My family pictures are critical to my "mission" as "keeper of the data." That said, I'd never buy a 1U chassis for them. I might consider this for a simple ATX backup server though.

I see where you are coming from though...
Well, i suppose my definition of mission-critical is from my work. Machines that would cost tens of thousand of dollars per hour of downtime.
Posted on Reply
#11
Frick
Fishfaced Nincompoop
Nokiron said:
Well, i suppose my definition of mission-critical is from my work. Machines that would cost tens of thousand of dollars per hour of downtime.
This is really the only definition IMO, depending a bit.
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#12
R-T-B
Frick said:
This is really the only definition IMO, depending a bit.
Fair enough. I'm just being overly literal and taking words apart again, ignore it hehe.
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#13
Xajel
I feel that we need an ATX PSU with integrated Li-Ion battery and UPS functionality... and with the ability to connect external li-ion pack for extra juice when needed...
Posted on Reply
#14
AsRock
TPU addict
Nokiron said:
Well, i suppose my definition of mission-critical is from my work. Machines that would cost tens of thousand of dollars per hour of downtime.
Yeah you seen how mission critical people get over gaming, and some of those CS ( and such ) contests can put you out lots of money too.
Posted on Reply
#15
TheinsanegamerN
Xajel said:
I feel that we need an ATX PSU with integrated Li-Ion battery and UPS functionality... and with the ability to connect external li-ion pack for extra juice when needed...
Or, you know, just buy a UPS. They dont cost that much.

Especially considering that ATX PSUS can remain in use for more than half a decade, you'd have to make a removable li-ion pack. PSUs are already highly packed with electrical components, a PSU with a UPS and sufficient battery size would be incredibly expensive, not to mention much bigger then the ATX standard.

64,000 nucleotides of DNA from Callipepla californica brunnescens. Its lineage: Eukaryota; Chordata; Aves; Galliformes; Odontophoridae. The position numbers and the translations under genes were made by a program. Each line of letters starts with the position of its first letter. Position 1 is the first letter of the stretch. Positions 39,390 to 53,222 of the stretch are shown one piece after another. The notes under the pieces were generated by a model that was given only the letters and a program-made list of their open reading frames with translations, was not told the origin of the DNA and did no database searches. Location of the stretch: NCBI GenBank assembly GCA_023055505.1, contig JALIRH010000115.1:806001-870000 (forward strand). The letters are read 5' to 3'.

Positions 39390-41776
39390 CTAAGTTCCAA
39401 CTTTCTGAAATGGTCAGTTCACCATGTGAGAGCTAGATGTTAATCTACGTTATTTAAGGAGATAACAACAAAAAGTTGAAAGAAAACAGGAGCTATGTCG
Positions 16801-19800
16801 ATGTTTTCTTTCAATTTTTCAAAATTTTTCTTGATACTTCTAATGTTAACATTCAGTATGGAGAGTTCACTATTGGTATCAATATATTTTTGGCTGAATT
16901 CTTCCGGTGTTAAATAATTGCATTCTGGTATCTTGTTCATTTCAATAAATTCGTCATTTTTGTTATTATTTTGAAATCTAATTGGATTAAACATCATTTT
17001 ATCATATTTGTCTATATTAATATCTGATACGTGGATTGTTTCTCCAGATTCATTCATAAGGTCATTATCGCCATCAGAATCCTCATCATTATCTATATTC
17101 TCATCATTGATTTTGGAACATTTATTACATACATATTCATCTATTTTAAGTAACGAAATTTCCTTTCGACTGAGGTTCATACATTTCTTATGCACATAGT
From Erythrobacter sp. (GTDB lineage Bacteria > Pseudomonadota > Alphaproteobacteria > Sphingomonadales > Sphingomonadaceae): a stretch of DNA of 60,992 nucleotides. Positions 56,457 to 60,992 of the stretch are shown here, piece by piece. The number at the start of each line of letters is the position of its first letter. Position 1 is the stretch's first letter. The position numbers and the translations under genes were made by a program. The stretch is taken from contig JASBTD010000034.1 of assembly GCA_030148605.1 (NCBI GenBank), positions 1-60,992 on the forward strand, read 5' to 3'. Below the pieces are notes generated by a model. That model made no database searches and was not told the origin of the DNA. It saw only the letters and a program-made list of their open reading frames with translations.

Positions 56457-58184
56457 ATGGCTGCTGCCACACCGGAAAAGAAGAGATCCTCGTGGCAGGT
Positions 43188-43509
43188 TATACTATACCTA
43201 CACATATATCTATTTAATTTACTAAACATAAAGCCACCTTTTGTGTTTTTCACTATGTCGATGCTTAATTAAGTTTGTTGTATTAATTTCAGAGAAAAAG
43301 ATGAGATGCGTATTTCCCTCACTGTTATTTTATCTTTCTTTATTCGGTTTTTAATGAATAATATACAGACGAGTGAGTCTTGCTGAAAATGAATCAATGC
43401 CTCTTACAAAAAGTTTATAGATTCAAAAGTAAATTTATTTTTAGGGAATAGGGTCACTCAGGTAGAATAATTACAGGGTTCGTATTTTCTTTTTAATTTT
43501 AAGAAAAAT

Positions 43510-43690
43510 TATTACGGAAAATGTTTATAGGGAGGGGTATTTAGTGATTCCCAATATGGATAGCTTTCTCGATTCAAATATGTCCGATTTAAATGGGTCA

Posted on Reply
#16
truth teller
Xajel said:
I feel that we need an ATX PSU with integrated Li-Ion battery and UPS functionality... and with the ability to connect external li-ion pack for extra juice when needed...
li-ion? no thx, that would suck in various ways.
ni-mh? sure, trickle charging is great.
Posted on Reply
#17
FordGT90Concept
"I go fast!1!11!1!"
UPS use sealed lead acid batteries. They have a ~2 year life span and they're usually as big or bigger than the PSU.

I would hate replacing a battery inside of a UPS because to do it properly, you should disconnect the battery from the mains and the device it powers before extracting the battery itself. That would be a lot of work.

Not to mention, batteries get hot under load and adding that heat to the heat of the PSU itself does not add up to anything good.
Posted on Reply
#18
Aquinus
Resident Wat-man
Nokiron said:
Well, i suppose my definition of mission-critical is from my work. Machines that would cost tens of thousand of dollars per hour of downtime.